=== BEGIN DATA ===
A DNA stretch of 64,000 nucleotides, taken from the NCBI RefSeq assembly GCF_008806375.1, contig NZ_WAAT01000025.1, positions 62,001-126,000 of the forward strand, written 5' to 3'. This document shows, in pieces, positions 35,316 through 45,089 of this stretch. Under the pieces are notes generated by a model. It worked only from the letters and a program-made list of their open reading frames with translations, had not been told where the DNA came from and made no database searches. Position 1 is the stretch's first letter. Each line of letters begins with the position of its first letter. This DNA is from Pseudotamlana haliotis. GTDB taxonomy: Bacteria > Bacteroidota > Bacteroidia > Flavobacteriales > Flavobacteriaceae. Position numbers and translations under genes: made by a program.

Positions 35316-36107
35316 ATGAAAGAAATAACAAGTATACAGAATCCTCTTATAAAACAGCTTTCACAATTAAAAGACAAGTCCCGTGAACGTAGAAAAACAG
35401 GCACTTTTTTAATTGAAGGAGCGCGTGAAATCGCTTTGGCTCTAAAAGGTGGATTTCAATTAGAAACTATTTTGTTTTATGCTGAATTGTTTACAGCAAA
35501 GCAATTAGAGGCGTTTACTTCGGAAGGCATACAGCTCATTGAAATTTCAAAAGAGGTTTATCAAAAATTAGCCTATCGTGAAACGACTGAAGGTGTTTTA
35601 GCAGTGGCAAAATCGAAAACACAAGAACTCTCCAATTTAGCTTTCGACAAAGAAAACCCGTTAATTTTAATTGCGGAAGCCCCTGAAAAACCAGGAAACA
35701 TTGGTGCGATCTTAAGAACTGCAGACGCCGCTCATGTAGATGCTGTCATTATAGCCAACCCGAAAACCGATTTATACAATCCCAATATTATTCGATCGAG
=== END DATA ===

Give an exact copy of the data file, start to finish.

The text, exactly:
A DNA stretch of 64,000 nucleotides, taken from the NCBI RefSeq assembly GCF_008806375.1, contig NZ_WAAT01000025.1, positions 62,001-126,000 of the forward strand, written 5' to 3'. This document shows, in pieces, positions 35,316 through 45,089 of this stretch. Under the pieces are notes generated by a model. It worked only from the letters and a program-made list of their open reading frames with translations, had not been told where the DNA came from and made no database searches. Position 1 is the stretch's first letter. Each line of letters begins with the position of its first letter. This DNA is from Pseudotamlana haliotis. GTDB taxonomy: Bacteria > Bacteroidota > Bacteroidia > Flavobacteriales > Flavobacteriaceae. Position numbers and translations under genes: made by a program.

Positions 35316-36107
35316 ATGAAAGAAATAACAAGTATACAGAATCCTCTTATAAAACAGCTTTCACAATTAAAAGACAAGTCCCGTGAACGTAGAAAAACAG
35401 GCACTTTTTTAATTGAAGGAGCGCGTGAAATCGCTTTGGCTCTAAAAGGTGGATTTCAATTAGAAACTATTTTGTTTTATGCTGAATTGTTTACAGCAAA
35501 GCAATTAGAGGCGTTTACTTCGGAAGGCATACAGCTCATTGAAATTTCAAAAGAGGTTTATCAAAAATTAGCCTATCGTGAAACGACTGAAGGTGTTTTA
35601 GCAGTGGCAAAATCGAAAACACAAGAACTCTCCAATTTAGCTTTCGACAAAGAAAACCCGTTAATTTTAATTGCGGAAGCCCCTGAAAAACCAGGAAACA
35701 TTGGTGCGATCTTAAGAACTGCAGACGCCGCTCATGTAGATGCTGTCATTATAGCCAACCCGAAAACCGATTTATACAATCCCAATATTATTCGATCGAG